By Staff Reporter
VILLAGE health workers (VHW) across Zimbabwe are now part of key frontline staff providing services to hundreds of thousands of people living poor communities with limited access to healthcare centres as they disseminate basic medical services and information.
Their dedication to work has been highly appreciated in the communities they live as many families are benefitting from the basic healthcare services they provide and messages on how families can cope under the deadly Covid-19 pandemic among other medical complications.
The provisions of these services have become the daily life of a Chipinge couple, Prisca Gwenzi (50) and her husband Caiphas Mtisi, who are both village health workers.
In their tiny living room in rural Chipinge recently, Gwenzi unlocked a metal box and took stock of medicines stored inside. Mtisi sat on an old sofa, holding a pen in one hand and scrolling in exercise book to note the details of beneficiaries who had made a visit at the homestead.
“She is the expert, I am the assistant,” said Mtisi, grinning widely.
Outside, a group of local women sat on the veranda as the rains pounded, waiting to be tested for malaria, a killer disease in Chipinge.
Gwenzi has been a VHW for the past 10 years after receiving training at Mt Selinda Mission Hospital also in Chipinge.
Her commitment to serving the community has influenced her husband who has also turned into a strong advocate for children and women’s health issues and rights.
Apart from helping his wife with domestic chores when she is busy with locals seeking health services, he also moves around the community promoting health issues among his male peers who are often reluctant to take medical matters seriously.
The wife-husband team has turned out to be an example of how skills imparted to VHWs are bringing positive effects in rural communities.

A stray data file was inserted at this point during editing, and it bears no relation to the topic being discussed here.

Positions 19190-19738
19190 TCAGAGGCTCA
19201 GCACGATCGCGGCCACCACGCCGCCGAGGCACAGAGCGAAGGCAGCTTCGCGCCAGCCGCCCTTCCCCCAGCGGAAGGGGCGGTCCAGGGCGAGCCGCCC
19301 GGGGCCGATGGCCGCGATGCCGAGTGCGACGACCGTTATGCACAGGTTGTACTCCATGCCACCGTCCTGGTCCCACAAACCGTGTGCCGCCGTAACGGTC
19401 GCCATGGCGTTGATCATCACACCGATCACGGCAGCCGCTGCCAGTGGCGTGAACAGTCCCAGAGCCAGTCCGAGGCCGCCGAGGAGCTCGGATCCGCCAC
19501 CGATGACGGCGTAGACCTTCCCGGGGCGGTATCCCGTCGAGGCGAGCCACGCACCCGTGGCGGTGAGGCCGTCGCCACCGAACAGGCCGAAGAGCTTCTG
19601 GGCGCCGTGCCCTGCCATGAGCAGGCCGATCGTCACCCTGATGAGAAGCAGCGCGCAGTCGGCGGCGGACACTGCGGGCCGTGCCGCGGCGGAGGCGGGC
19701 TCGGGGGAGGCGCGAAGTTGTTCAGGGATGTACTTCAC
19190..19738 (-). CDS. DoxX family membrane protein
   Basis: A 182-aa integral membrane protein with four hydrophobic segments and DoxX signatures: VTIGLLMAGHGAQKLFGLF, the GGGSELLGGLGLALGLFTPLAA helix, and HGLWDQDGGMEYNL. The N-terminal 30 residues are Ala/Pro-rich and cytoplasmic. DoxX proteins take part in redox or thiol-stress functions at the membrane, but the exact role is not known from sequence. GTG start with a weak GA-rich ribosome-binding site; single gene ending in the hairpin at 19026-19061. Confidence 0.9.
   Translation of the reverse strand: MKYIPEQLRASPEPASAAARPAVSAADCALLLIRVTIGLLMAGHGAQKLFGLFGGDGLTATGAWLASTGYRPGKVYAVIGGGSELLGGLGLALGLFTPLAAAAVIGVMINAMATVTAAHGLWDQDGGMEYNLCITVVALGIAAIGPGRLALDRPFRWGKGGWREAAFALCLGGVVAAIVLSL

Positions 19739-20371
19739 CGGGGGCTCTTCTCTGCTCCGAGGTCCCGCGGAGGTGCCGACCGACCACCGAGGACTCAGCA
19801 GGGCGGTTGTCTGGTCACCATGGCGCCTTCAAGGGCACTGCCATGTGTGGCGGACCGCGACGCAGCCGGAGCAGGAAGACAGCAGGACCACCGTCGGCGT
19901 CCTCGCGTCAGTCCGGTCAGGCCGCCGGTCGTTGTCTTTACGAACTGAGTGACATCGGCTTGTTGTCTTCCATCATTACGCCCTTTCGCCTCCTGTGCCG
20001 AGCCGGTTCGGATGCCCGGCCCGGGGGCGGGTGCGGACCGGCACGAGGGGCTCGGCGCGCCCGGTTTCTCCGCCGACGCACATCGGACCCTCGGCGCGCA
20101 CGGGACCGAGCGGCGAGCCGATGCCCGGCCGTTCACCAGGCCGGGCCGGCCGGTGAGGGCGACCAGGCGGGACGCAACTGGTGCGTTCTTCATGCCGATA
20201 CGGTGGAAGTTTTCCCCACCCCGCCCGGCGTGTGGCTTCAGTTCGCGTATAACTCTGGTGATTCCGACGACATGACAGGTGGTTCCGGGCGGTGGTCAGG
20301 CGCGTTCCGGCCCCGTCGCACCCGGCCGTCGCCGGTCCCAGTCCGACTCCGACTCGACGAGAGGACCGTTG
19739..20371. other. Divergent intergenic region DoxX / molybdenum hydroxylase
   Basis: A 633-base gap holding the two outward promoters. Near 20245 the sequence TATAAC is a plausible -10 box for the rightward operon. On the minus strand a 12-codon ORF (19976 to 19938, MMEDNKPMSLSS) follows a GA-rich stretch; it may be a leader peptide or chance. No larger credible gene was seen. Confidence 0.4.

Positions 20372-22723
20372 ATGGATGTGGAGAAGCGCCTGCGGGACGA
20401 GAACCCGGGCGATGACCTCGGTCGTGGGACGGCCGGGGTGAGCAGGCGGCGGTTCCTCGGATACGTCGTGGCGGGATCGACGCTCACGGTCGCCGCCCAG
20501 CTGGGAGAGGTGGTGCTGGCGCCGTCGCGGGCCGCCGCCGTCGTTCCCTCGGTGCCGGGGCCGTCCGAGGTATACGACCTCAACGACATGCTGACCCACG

Many female VHWs have indirectly recruited their husbands, children or extended family members in their quest and drive for healthier local communities.
In Mtisi’s case, he is always at hand to ease the workload for his wife.
“There are times when people come here in their numbers with babies and I will be there to welcome them, telling people to wash their hands at the entrance and ensuring that they maintain social distancing and keep their face masks on,” he told NewZimbabwe.com.
“I cannot do her actual job because she is the one who is trained one. I am just a layman helping out.”
Mtisi said he was pleased and supportive when his wife managed to attend VHW Covid-19 training recently.
“She can go for days and I don’t mind being alone. I know she will be getting valuable training that the community and I will benefit from. I accepted my role as her helper the day she was chosen to do this job.”
In the packed room, solar batteries, lights and a panel competed for space with health informational charts, books, boxes of face masks and sanitisers and a small television.
The solar items are used to light a down pole and metal sheets shade outside the homestead when pregnant women with labour pains knock in the dead of the night while they wait for an ambulance to take them to the hospital or in need of urgent medical attention from Gwenzi.
“I don’t know how I would manage without my husband. He is my pillar of support,” said Gwenzi.
Gwenzi is one of dozens of VHWs in Chipinge who are providing critical first-line help to villagers under the Zimbabwe Idai Recovery Project (ZIRP).
The project is implemented by UNICEF and funded by the World Bank.
UNICEF said it is working in nine districts affected by Cyclone Idai in March 2019. It is focusing on critical areas such as reconstruction, health, education and WASH.